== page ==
> I would like to agree with you, however we are putting together the
> pieces in a way that stands some of the previous assumptions on their
> heads. Thus, we don't have easy access to pointers.
>
> I can see this discussion going into
> draft-ietf-avtcore-multiplex-guidelines when it concerns RTP. However,
> you also have the data channel to consider. Thus, there exist no
> references that I know that discusses this particular combination and
> its implications.
>
>>> It needs to also discuss flow-based QoS mechanism. What are the
>>> implications if that is what is available and what choices does one have
>>> to address this by configuring the multiplexing different.
>> I do not want to discuss material for which there are no references.
>> What particular flow-based mechanisms do you have in mind, and what are
>> the relevant references?
> RSVP we can start with, but I think equally applicable is 3GPP QoS. But
> finding the right reference here might be a bit problematic.
>
> I think one can cover the general property of flow based QoS in a single
> sentence. However, that usage has implications for the peer connection
> and its configuration. We have text in the rtp-usage that makes it clear
> about the requirement to be able to send multiple RTP sessions on
> different flows. But the combination with the data channel is not
> covered. Thus, I think that belongs in the transports document. The
> question is how much lead in material you need for that discussion?

I'll add some general words about 5-tuples and 6-tuples to the QoS section.
Let's see if that resolves the remaining issues below; I don't want to
use too much time on this before launching a revised document to invite
others' comments.



>
>>>  I think this
>>> is the logical place to take the main discussion of that, as it can
>>> address both RTP streams and the data channel together. Please consider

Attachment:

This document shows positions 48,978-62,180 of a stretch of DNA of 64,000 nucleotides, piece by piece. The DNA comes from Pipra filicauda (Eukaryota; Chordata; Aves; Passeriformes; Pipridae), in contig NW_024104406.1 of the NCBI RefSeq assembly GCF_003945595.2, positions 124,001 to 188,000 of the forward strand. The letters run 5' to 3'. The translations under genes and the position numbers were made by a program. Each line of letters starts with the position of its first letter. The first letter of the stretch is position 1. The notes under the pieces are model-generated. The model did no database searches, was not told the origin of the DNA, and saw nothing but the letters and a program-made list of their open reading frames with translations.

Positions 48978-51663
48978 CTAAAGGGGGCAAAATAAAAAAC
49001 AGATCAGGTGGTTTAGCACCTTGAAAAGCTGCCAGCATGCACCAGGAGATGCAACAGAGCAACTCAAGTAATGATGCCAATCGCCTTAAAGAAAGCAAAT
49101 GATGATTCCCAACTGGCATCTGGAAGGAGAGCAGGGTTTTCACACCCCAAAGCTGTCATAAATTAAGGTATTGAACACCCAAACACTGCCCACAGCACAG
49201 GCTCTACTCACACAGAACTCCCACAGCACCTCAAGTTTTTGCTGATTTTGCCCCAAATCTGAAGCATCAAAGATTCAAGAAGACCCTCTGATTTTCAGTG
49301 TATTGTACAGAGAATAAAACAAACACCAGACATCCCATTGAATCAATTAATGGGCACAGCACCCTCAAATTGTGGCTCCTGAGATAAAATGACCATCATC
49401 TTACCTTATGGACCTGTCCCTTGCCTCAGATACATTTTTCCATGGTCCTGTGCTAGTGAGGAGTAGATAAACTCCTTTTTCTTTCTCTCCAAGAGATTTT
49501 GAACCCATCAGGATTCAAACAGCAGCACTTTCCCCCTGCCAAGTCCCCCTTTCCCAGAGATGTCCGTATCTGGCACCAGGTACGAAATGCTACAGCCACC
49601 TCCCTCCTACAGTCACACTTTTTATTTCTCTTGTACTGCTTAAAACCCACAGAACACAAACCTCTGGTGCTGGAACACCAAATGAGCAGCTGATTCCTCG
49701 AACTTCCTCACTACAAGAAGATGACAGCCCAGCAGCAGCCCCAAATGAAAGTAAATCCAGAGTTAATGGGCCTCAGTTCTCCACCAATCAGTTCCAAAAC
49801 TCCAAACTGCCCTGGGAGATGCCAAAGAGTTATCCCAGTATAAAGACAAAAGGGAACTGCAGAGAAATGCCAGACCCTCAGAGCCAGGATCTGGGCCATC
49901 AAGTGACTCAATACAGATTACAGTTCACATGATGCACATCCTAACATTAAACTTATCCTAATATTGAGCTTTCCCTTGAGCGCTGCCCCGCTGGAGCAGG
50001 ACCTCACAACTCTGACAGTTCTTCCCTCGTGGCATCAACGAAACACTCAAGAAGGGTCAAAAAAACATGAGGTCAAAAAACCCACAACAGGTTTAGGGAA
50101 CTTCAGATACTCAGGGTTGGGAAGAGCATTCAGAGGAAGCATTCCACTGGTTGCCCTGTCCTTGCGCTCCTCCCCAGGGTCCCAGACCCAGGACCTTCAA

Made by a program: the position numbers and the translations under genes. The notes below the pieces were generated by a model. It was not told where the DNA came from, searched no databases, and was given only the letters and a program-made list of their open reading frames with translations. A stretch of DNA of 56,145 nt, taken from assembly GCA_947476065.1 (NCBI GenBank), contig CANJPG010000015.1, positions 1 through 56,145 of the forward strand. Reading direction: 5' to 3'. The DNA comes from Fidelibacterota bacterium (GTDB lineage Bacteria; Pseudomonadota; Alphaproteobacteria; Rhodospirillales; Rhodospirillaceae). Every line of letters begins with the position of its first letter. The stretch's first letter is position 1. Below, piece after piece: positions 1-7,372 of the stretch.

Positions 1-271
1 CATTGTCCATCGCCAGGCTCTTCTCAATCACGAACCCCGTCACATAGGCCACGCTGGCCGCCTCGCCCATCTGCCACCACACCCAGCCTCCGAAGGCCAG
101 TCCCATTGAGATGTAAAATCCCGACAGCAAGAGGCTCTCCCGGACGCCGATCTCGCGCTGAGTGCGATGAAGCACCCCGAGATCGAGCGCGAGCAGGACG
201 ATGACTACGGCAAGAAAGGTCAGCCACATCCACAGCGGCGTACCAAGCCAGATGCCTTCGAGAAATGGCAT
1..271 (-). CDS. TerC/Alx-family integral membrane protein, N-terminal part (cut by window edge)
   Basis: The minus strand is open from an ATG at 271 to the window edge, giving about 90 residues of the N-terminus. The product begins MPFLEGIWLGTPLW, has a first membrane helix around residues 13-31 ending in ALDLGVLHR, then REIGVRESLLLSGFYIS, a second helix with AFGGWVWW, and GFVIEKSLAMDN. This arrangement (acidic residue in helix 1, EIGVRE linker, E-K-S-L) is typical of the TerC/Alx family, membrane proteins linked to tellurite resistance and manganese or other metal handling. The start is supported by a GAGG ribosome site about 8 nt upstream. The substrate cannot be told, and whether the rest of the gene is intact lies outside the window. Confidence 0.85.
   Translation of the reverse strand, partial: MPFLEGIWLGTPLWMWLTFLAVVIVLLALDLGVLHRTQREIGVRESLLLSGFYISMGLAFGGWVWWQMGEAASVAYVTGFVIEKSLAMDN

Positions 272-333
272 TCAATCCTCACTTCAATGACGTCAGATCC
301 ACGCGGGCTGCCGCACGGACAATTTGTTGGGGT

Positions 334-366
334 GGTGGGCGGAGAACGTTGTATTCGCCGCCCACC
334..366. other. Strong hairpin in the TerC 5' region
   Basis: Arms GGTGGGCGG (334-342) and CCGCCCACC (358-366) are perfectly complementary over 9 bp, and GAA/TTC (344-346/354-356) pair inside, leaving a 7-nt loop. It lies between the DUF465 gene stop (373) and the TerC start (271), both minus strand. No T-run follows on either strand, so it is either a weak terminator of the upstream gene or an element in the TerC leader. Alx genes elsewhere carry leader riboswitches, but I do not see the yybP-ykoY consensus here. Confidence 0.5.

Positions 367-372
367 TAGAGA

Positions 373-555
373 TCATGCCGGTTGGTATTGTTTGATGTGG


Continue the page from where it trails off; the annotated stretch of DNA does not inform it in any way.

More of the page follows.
>>> pointers to appropriate discussion in Section 12.1.3 in
>>> draft-ietf-rtcweb-rtp-usage.
>> I do not think this document should repeat any material from rtp-usage,
>> but rtp-usage does not consider any aspect of QoS marking for multiple
>> streams using the same 5-tuple, nor does it say anything about
>> flow-based or DPI-based mechanisms apart from noting their existence.
> No, I am not talking about repeating. I am discussing the requirements
> on being able to separate the data channel on transport level (UDP) from
> the RTP sessions over their RTP, as well as being able to put them on
> common UDP flows.
>
>> Agree that the multiplexing aspect should be discussed somewhere, but
>> I'm not sure where.
>>> I do note that writing this section appropriately is difficult until the
>>> content of draft-dhesikan-tsvwg-rtcweb-qos has firmed up.
>> True.
>>> 6. Content of Section 3.3:
>>>
>>> I think this section should focus on making clear what different types
>>> of streams that exist in the WebRTC context, and what choices of
>>> multiplexing that are possible. Basically ensure that the full set of
>>> combinations are made clear.
>> Isn't this material that really should be in
>> draft-ietf-avtcore-rtp-multi-stream or
> This is not appropriate place, this only discusses multiple SSRCs in the
> same RTP session.
>
>> draft-ietf-avtcore-multiplex-guidelines?
> This one definitely needs such discussion yes.
>
> Also draft-ietf-avtcore-multi-media-rtp-session has some parts of this,
> due to the potential for different needs based on media type.
>
>> Again, this seems the wrong draft for having a discussion of those issues.
> However, adding the data channel into this, is something WebRTC
> specific, thus you are not getting away from dealing with it.
>
>>> A. All RTP packet streams and data channel over a single UDP flow.
>>>
>>> B. All RTP packet streams over one UDP flow and the data channel over
>>> another UDP flow.
>>>
>>> C. The RTP packet streams over different UDP flows based on content type
>>> and separate data channel.
>>>
>>> D. Each RTP packet stream over its own UDP flow (RTP session) and the
>>> data channel over its own UDP flow.
>>>
>>> The above with the additional dimension, that each RTP sessions, RTCP
>>> can be in its own UDP flow.
>>>
>>> There is also a question if the data channel can be aggregated with only
>>> one RTP session, where there are multiple ones configured.
>>>
>>> The QoS related discussion of this can be moved to the QoS section to
>>> keep that focused.
>>>
>>> However, the discussion of the pro and cons with having one or more flow